What we do
About cell-matrix research
Cell-matrix research is all about how cells interact with their local microenvironment. These interactions are necessary both to control how cells actually behave and to build tissues, which are complex collections of many cell types. In our work, we are determining the molecular events that determine how cells and matrix work together.
Our discoveries are illuminating new principles about how multicellular life is organised. The extracellular matrix is the material outside of cells that creates the three dimensional structure of tissues and gives tissues their solidity. This matrix, comprising a remarkable 70% of proteins and complex carbohydrates in the body, is crucial for nearly every aspect of the way that cells behave. For example, it isessential for cell survival, cell division, cell movements and determining the exact functions that are carried out by almost all cells in the body. Both chemical interactions between the matrix proteins and cells, and mechanical forces that arise within the matrix, determine cell behaviour, and the matrix also controls our immune systems.
Because of its central role in tissue biology, defects in the extra cellular matrix and the way that it interacts with cells underlie many of the disorders of mankind. For example, cancer, heart disease, arthritis, inflammatory disorders, and many skeletal abnormalities have their origins in defective cell-matrix interactions. This means that understanding the basic biological principles by which cells and the ECM work together to form functional tissues is a key requirement for explaining many of the health problems in modern society.
The work carried out within the Cell-Matrix Centre focuses on addressing these essential biological questions. By connecting with clinical scientists, we ultimately aim to translate our laboratory discoveries to improving diagnosis and treating medically important diseases both of western nations and the developing world.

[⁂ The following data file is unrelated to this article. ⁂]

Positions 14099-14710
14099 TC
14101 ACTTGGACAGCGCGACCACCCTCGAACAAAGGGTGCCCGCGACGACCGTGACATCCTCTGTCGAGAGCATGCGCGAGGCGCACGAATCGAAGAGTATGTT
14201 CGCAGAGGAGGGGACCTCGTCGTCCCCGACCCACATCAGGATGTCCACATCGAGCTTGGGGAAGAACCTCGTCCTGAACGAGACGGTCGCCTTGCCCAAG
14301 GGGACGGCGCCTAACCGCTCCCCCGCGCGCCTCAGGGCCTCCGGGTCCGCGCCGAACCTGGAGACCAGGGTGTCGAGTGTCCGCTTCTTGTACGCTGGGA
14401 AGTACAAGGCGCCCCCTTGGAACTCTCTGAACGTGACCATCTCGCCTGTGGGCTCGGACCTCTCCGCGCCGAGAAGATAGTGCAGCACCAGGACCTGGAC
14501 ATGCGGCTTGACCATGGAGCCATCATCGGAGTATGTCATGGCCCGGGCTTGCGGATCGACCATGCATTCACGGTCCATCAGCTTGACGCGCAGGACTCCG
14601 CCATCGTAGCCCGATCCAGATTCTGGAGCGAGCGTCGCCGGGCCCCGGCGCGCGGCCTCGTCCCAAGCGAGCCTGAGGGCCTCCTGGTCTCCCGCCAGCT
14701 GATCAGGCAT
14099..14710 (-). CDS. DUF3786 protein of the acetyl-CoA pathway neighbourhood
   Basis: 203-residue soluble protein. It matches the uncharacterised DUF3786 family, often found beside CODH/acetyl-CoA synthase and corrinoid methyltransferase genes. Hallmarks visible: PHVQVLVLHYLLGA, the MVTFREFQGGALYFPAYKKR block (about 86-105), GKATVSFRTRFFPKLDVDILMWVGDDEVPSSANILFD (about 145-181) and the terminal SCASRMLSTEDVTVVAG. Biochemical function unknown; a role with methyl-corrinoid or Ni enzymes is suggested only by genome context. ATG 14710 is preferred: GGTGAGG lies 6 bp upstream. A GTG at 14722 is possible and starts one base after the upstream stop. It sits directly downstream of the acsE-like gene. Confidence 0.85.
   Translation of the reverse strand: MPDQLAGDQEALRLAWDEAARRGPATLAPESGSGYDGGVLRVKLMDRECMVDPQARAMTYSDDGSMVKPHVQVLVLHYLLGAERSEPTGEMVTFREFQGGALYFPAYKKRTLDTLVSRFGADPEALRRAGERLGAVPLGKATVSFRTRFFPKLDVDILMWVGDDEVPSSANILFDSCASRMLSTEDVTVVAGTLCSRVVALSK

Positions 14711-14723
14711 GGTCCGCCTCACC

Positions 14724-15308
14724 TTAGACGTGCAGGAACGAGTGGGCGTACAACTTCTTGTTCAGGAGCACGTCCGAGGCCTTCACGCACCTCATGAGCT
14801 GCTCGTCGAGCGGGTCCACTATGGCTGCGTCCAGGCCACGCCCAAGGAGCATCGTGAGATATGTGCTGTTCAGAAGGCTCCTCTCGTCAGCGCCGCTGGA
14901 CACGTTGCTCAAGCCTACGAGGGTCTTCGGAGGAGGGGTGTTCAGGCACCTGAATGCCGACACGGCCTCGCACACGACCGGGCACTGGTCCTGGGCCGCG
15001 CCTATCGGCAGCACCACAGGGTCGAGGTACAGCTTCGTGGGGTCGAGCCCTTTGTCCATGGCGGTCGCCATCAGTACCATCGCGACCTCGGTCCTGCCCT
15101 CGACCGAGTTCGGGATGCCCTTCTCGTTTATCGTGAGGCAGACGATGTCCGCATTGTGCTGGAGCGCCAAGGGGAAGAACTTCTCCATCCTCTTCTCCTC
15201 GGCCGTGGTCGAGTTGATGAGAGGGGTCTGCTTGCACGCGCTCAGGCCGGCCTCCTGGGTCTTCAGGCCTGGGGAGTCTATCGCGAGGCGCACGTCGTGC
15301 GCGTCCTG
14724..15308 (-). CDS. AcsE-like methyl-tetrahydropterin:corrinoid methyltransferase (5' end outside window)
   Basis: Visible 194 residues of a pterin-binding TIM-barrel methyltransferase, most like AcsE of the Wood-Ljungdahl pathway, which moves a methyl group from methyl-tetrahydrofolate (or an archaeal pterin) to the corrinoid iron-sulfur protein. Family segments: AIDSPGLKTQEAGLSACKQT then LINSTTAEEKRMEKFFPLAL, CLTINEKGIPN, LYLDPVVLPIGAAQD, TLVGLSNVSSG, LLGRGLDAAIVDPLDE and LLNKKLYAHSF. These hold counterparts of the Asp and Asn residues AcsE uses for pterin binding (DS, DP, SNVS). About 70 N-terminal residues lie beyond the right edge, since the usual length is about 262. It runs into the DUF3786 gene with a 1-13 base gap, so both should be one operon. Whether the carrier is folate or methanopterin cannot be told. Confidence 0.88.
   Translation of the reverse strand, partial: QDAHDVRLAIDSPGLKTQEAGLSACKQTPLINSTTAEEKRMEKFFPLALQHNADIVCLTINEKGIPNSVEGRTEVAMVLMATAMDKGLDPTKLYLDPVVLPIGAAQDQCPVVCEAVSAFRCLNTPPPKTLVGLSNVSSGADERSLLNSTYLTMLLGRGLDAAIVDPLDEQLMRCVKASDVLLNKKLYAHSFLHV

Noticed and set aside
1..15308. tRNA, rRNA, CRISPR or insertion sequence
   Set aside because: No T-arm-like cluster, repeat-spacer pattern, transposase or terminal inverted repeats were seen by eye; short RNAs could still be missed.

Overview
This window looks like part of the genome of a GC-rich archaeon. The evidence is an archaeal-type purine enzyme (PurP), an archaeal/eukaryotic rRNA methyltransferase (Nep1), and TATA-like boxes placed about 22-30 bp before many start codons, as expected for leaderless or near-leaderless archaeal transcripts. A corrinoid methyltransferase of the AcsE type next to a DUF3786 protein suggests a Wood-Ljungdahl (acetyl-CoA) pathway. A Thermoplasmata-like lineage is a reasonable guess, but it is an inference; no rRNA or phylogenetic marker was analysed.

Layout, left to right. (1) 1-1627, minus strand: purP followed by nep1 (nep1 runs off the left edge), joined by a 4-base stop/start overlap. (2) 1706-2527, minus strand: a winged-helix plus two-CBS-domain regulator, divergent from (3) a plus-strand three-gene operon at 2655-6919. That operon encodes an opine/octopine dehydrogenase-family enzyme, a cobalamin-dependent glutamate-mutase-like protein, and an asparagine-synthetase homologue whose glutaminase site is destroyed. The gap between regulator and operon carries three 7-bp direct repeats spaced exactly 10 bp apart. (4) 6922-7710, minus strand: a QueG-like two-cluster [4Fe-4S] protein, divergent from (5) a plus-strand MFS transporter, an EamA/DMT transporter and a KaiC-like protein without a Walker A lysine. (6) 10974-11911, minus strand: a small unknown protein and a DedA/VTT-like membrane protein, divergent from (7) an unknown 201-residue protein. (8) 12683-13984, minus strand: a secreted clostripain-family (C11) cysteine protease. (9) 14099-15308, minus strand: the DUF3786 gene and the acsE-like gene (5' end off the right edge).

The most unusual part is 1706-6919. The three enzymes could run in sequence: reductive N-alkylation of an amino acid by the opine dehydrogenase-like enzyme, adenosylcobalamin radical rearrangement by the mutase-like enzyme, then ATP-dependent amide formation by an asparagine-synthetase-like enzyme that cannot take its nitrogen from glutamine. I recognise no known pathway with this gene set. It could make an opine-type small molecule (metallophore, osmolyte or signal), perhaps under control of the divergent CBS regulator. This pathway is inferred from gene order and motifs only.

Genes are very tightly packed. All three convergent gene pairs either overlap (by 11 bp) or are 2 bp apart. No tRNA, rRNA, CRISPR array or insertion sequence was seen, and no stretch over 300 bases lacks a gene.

About our research in the Cell-Matrix Centre
The Cell-Matrix Centre consists of 18 research teams. Our basic biology research is conducted by around 45 postdoctoral fellows and 40 PhD students, and is supported by about 30 technicians and support staff. Altogether the Centre is a large and productive international research group of around 140 scientists. We have an overarching scientific mission comprised of three research directions, as follows:
Our scientific mission is to understand how cells make their ECM microenvironment, and how they integrate ECM-derived chemical and physical cues in order to build tissues. By doing so we will discover how changes in cell-matrix interactions cause major human pathologies, and we will open new avenues for disease prevention, diagnosis and therapy.
Research directions within the Cell-Matrix Centre
Our work focuses on three specific areas in cell-matrix biology that we believe will lead to a paradigm shift in our understanding of Development, Ageing, and Chronic disease. These are:
i) Cell and tissue microenvironment - How cells create a three dimensional ECM, how signals from the matrix control cell programming and behaviour, and how altered matrix organisation & cell-matrix interactions cause disease.
ii) Mechanobiology of Matrix - How the physical properties of ECM are determined, how they regulate cell behaviour and the formation of tissues from the nano through to the macro scale, and how altered tissue stiffness impacts on pathology.
iii) Matrix immunobiology - How the ECM controls the immune system during normal physiology and ageing, and how this is dysregulated in disease.
Research directions of the Cell-Matrix Centre laboratories
How the connective tissue around tendons is made: Karl Kadler
Deciphering the structure of matrix molecules: Clair Baldock
Our gooey linings; how mucus is involved in lung diseases and intestinal worm infection: Dave Thornton
How proteins of the inflammatory response are associated with conditions such as blindness and arthritis: Tony Day
How the immune system is regulated to prevent disease: Mark Travis
Understanding how melanoma spreads: Claudia Wellbrock
How cells sense tension in their environment: Christoph Ballestrem
How changing environments can cause cells to kill themselves: Andrew Gilmore
How kidney cells regulate and respond to their unique environment and how this is changed in kidney disease: Rachel Lennon